“When I used to box as a civilian, I saw the Army boxing team at Haringey Box Cup,” she recalls. “So I approached one of the boxers and asked ‘how do you become a full-time boxer in the Army? I’d really like to join and this is what I’d want to do.’ She told me I’d have to do my training, and once I was in, if I was at an elite level, I could join the team through a trial.”
Sure enough, Tori applied to join the Army and did her basic training at Winchester for 14 weeks, before she joined the Royal Artillery for Phase Two of her training in Larkhill. After joining her regiment, it wasn’t long before the Army saw her potential as a boxer and, after a trial, she was added to the Army boxing team.
Karriss, meanwhile, joined the Army after deciding she didn’t want to work in an office-based environment. “I needed to be hands-on and active, so I thought the Army was the right place to be,” she says. Karriss had boxed before joining the Army, but it was two years before she rekindled her love of the noble art. “I got in touch with somebody who was involved in boxing in the Army. I joined at regimental level at first. From there I went on to Corps level and boxed in the Haringey Box Cup for the Royal Artillery. I won and progressed to Army level and got into the Army Gold squad.”
Training for the big time
That’s when things got serious for both boxers. Tori and Karriss explain that when you reach the Army Gold squad, you’re performing at such a high level that the Army gives you the opportunity to represent them and box full time. And it’s a pretty major step up in training.
“You’re training three times a day, doing strength and conditioning, runs, bag work, pad work, technical work, sparring with all different kinds of people, and you get individual coaching,” Tori explains. “Whereas, when I was working on civvy street, I’d be going to work for eight hours, coming home, going to the gym for two hours, and doing that every single day. It took a toll on me. I think three sessions a day in the Army is harder, but because you’re so dedicated to the sport, you’re actually doing what you want to do.”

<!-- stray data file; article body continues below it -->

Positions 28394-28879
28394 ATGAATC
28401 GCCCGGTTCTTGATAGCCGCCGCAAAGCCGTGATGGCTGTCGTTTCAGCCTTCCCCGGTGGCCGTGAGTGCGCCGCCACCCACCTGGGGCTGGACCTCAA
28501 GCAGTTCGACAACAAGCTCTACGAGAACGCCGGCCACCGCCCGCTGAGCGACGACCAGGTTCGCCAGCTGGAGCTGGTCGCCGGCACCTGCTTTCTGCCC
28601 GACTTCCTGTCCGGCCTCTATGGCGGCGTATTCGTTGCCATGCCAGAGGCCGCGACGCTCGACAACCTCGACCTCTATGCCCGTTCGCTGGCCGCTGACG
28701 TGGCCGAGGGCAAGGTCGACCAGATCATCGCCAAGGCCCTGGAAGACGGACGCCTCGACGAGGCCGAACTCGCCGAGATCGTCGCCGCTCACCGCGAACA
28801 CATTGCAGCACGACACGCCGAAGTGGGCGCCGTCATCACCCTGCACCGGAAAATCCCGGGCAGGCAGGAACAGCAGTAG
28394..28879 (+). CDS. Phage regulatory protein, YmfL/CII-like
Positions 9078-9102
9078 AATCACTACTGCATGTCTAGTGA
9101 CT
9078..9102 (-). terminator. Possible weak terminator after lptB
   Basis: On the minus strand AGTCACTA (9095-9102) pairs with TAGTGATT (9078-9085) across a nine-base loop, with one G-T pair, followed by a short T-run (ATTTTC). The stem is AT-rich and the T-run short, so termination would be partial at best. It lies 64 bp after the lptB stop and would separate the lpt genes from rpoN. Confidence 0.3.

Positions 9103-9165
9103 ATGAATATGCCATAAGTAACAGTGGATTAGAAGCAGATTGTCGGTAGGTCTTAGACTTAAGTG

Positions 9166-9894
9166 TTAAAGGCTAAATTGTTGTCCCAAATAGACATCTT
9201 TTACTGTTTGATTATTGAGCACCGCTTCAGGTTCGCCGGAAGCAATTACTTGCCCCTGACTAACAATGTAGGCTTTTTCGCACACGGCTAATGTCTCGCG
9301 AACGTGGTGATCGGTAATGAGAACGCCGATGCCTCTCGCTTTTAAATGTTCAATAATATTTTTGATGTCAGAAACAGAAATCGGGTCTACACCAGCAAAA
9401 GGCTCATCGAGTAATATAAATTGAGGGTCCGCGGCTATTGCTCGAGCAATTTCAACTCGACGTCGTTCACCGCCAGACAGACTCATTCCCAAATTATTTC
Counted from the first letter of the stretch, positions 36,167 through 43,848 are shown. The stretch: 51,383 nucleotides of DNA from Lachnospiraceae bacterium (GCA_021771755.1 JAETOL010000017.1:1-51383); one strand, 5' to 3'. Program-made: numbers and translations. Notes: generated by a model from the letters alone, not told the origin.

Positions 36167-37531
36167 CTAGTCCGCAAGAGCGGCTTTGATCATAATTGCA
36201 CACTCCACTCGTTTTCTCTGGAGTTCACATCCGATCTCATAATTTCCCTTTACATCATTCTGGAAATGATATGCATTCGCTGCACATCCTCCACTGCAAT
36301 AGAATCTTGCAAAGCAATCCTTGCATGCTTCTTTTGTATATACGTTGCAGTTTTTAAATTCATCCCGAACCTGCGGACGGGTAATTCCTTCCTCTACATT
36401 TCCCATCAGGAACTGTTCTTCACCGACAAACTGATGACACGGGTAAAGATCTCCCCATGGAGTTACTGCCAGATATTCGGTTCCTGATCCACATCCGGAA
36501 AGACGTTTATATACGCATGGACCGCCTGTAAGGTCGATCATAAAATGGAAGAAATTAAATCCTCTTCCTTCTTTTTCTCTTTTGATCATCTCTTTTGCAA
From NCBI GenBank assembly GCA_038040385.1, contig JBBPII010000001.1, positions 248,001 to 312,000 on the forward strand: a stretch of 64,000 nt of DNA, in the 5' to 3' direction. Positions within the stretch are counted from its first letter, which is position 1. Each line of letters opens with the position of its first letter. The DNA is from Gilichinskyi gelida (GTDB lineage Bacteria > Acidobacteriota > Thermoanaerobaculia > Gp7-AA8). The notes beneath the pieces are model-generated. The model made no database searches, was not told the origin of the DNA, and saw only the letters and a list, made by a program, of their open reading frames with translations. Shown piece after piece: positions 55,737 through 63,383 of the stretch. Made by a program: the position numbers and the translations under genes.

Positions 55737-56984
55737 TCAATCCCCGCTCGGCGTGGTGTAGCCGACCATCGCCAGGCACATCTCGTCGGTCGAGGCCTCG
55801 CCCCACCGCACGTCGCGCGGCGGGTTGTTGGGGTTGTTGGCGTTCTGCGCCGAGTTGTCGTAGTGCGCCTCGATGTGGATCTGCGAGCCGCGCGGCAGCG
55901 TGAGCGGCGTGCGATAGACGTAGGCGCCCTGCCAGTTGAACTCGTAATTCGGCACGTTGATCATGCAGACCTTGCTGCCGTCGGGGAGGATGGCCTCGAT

“I knew the Army could help me push on, but I didn’t realise the regiment would be so supportive at such a high level,” adds Karriss. “You get all your strength and conditioning, all your nutrition, you’ve got everything there that you need. My regiment offers me support and allows me the time off work to just focus solely on boxing. Even when I’m up here training with Team GB, they’re supportive. I had my regiment come down the other week just to see how things ran up here. And obviously, they help with kit and that, because, believe it or not, even just a bit of headgear is expensive and the regiment help support and fund that for you. I still get my Army wage, which obviously helps a lot with the travel between my base camp and up here and with the kit that I need etc.”
This rigorous new training regime – which closely mirrors that of Team GB – prepared both boxers for the high demands of this elite level of the sport, and with it came immediate success. Within only two years of joining the Army, Tori won the England Elite 51kg title, and shortly followed that up with a big victory in the Three Nations title. With that sweet success came a call-up from Team GB, and things have only got better since: “I boxed recently in the England Amateur Championships and successfully defended my title to become a two-time national champion. And I’ve just got back from Poland – my first international tournament for GB – where I won bronze. It’s a good start.”